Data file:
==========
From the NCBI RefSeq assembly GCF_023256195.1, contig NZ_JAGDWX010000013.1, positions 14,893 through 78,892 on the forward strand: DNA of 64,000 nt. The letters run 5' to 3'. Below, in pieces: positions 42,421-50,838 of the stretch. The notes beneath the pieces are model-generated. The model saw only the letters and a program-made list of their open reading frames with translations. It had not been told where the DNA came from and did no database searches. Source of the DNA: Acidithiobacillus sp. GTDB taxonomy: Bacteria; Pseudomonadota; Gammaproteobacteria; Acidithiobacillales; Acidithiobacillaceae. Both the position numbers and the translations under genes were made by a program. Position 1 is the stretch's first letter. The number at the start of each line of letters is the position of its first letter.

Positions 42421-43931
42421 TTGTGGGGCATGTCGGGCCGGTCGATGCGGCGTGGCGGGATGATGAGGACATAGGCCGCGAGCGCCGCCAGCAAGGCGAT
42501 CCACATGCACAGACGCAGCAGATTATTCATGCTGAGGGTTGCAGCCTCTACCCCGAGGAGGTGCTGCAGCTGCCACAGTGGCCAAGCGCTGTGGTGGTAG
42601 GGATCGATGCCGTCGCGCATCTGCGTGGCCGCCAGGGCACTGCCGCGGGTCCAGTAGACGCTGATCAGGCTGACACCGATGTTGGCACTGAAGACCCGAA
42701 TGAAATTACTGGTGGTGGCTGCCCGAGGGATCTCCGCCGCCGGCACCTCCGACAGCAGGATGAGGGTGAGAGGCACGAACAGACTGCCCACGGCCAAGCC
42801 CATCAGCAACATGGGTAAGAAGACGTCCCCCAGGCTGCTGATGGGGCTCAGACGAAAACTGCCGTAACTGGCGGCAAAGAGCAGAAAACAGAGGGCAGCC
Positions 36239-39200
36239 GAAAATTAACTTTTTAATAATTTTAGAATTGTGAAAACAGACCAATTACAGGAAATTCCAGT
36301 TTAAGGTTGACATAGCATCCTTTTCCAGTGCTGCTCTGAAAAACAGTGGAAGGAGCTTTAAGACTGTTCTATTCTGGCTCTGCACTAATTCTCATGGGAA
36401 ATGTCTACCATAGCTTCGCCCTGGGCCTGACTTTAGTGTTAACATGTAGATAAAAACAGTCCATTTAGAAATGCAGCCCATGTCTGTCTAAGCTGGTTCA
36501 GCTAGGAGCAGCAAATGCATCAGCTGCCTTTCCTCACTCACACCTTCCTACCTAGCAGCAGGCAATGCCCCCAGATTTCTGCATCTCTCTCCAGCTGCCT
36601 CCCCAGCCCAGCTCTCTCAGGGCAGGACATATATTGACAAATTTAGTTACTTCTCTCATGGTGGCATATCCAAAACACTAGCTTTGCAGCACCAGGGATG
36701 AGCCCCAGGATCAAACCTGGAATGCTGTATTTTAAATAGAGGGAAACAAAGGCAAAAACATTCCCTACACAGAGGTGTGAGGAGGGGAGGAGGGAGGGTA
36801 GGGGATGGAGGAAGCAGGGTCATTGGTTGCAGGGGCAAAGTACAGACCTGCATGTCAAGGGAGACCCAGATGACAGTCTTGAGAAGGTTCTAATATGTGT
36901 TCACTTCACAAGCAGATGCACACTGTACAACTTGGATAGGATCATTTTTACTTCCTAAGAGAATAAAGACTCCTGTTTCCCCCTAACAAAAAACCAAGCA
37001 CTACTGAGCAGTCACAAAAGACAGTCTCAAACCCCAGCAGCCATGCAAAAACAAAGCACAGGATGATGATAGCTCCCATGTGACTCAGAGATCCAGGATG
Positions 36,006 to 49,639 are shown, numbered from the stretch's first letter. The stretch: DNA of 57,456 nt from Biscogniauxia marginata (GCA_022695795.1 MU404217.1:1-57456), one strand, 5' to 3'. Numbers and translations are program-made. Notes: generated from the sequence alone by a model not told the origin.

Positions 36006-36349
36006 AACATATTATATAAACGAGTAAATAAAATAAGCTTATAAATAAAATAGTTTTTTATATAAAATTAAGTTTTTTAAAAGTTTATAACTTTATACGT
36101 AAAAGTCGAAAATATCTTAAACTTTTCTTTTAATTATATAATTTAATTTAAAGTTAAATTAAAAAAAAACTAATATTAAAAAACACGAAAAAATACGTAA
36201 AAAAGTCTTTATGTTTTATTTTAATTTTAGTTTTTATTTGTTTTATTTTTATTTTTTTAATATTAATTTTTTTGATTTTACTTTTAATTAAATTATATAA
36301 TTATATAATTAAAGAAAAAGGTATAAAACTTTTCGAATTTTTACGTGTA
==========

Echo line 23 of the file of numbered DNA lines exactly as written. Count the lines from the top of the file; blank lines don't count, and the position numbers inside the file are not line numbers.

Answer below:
36301 TTATATAATTAAAGAAAAAGGTATAAAACTTTTCGAATTTTTACGTGTA